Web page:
It’s easy to sleep on Sunday evening finals of big pro meets. Many swimmers either get tired and start scratching, or else head home from the meet early. But if you tuned-out of the Longhorn Aquatics Elite Invite prior to Sunday evening, you missed some of the most exciting battles of the whole weekend, and a legendary record being broken by one Michael Fred Phelps.
Men’s 200 Fly
So much for being “tired”. Michael Phelps, seemingly fired up on Sunday, marked a 1:54.79 in the 200 fly to open the men’s swimming in the final session of the meet. That’s the third-best time in the world this year. Phelps hasn’t swum that fast in-season since 2009; and after scratching the 200 IM he was able to focus his full effort on this event.
This is a poetic end to the final regular-season meet of his career. It was back in 2001, at this same pool, where Phelps-mania began – where we first saw a glimmer that he might not just be great, but that he might be the greatest. At that year’s World Championship trials, he swam a 1:54.92 as only a 15-year old. That swim made him the youngest World Record holder in history, and now for good measure, he’s made the mark just a bit faster to ensure it’s longevity.
“I wanted my record to stand. I wanted the pool record to stand just because that was my first world record,” Phelps said after the race. This was just an amazing swim.
China’s Wu Peng, as expected, closed well, and in fact made up over half-a-second on the final 50 to reel in Phelps a bit (1:56.71). But when you’re racing a guy who just went out in a 54.5 as Phelps did, it’s hard to really make up much ground. That’s a fantastic time for Peng at this point of the season, though, and he should be a heavy medal contender in London.
Texas’ Neil Caskey is following up his breakout college season with a good long course season as well; he was 3rd in this race in 1:59.82 – a best time.
Women’s 200 Fly
The women’s 200 fly didn’t see the same world-topping times as Phelps had in the men’s race, but it was still an outstanding race between Texas A&M’s Cammile Adams and Texas swimmer Kathleen Hersey. Hersey took the race out with a strong lead (neither is a great sprinter, but she’s definitely the better of the two) of about a meter. But Adams has an amazing back-half on her 200 fly; by the 150 meter mark she had pulled even with Hersey, and coming off of the final wall she put the win away.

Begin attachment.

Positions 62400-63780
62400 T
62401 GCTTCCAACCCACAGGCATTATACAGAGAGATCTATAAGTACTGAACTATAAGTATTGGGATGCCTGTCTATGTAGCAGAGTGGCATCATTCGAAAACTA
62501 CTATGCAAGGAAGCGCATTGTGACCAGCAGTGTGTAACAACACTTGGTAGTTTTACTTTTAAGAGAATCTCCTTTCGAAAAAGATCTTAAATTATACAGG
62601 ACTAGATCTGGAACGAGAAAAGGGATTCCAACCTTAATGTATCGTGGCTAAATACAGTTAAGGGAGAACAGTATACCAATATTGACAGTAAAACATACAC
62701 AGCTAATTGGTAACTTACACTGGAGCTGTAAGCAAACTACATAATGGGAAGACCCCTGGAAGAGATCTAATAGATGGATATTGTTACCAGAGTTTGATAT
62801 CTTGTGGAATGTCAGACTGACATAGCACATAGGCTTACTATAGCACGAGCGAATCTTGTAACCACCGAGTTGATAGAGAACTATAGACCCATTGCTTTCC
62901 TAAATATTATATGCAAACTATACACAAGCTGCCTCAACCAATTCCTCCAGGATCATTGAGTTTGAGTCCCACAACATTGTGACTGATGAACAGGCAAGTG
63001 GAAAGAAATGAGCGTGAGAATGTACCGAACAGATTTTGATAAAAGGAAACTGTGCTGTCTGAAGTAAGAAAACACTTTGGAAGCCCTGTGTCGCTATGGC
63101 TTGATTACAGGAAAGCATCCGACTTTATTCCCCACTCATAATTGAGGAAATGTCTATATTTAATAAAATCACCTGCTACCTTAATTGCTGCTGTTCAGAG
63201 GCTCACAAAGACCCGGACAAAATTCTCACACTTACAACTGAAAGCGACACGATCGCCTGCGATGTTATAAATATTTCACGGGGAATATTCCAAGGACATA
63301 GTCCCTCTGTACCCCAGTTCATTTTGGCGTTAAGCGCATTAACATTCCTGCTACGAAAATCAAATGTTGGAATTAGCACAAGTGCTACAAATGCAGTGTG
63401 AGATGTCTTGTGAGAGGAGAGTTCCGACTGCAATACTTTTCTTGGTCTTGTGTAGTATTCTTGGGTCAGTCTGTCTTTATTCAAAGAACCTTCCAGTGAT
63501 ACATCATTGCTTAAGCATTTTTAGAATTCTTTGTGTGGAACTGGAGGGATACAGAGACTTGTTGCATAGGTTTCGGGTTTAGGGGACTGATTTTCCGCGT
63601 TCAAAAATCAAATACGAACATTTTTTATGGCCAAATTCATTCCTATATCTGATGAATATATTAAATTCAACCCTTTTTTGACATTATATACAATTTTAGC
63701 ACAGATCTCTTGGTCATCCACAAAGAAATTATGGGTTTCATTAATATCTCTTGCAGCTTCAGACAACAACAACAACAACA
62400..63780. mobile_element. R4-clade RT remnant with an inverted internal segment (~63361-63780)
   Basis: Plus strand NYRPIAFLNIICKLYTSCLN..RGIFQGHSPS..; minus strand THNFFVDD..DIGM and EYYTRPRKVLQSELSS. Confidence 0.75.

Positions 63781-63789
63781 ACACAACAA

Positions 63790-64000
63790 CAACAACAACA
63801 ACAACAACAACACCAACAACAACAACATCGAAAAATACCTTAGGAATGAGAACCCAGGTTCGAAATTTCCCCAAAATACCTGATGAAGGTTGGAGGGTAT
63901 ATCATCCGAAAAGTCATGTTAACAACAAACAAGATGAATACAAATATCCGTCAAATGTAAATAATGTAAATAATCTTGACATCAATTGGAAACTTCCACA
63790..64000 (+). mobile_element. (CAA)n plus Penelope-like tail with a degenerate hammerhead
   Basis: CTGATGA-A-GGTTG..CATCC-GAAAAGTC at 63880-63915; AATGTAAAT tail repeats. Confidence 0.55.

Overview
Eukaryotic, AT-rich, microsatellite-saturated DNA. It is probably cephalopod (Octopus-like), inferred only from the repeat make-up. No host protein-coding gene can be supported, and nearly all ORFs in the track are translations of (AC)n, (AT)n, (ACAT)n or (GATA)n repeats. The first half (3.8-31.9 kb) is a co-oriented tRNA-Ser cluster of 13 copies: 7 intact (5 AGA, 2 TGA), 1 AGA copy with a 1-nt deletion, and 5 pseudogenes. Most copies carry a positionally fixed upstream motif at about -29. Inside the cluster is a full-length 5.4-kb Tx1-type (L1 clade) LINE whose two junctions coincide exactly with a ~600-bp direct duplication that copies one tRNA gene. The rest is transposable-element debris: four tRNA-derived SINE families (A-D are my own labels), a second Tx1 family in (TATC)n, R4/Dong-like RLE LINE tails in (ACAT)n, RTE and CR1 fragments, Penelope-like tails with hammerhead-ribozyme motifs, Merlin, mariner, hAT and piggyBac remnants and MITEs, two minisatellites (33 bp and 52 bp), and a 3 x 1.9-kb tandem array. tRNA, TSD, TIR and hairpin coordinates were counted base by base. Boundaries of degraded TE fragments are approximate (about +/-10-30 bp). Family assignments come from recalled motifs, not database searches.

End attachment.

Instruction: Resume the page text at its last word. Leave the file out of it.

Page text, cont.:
Adams’ finishing time was 2:07.35, with Hersey touching 2nd in 2:08.45.
We’ve seen this finishing speed before from Adams in this pool, specifically in January at the Grand Prix meet just a few weeks before Big 12’s. There, she faced off against another one of the world’s best 200 btuterfliers – Jemma Lowe of Great Britain. In that race, she was in a dead-heat on the final turn as well, but put up a great closing 50 to win there too.
For Hersey, who has been strong all weekend, that’s a season-best time and bumps her up a few spots to 14th in the world this year.
Another Texas A&M swimmer, Caroline McElhany, completed the podium in 2:11.80. That’s a best time by over a second.
Women’s 100 Breaststroke
After some lopsided breaststroke battles between the two the past few weeks, as well as a few missed chances due to scratches, we finally got the Breeja Larson–Laura Sogar toe-to-toe race that we were waiting for in this 100 breast. The pair put their fingers on the turn in identical splits of 32.79, and held neck-and-neck the whole back-half of the race. Both women are very tall breaststrokers, but Larson used every bit of her inch-or-so height advantage to just barely hit the wall first in 1:08.08. Sogar was 2nd in 1:08.15. That’s a best-time for both swimmers, as they begin their downhill run to the Olympic Trials.
Annie Zhu from North Baltimore was 3rd in 1:10.33, a season-best time for her. Texas’ Catherine Wagner swam the second-best time of her life with a 1:11.76, with a good confidence-boost by tipping Georgia All-American Melanie Margalis (1:11.83).
Men’s 100 Breaststroke
Longhorn Aquatics swimmer Brendan Hansen was the lone National-Team level breaststroker in this meet, and he demonstrated that with a 1:01.16 to win the race.